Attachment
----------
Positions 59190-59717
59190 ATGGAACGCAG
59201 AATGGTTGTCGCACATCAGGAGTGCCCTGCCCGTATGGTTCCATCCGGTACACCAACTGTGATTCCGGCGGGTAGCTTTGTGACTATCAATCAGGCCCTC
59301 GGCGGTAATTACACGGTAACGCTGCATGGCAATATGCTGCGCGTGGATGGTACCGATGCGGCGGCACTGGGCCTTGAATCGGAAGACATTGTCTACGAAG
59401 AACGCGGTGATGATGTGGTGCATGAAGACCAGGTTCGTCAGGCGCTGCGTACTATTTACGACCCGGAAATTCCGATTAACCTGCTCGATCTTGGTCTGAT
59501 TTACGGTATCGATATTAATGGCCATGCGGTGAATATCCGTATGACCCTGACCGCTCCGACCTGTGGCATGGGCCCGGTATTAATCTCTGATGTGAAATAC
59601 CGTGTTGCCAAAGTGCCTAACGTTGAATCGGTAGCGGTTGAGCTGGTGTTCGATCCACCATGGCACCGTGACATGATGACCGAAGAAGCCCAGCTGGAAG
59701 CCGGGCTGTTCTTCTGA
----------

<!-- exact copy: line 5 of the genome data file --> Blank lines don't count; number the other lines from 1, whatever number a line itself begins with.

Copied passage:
59401 AACGCGGTGATGATGTGGTGCATGAAGACCAGGTTCGTCAGGCGCTGCGTACTATTTACGACCCGGAAATTCCGATTAACCTGCTCGATCTTGGTCTGAT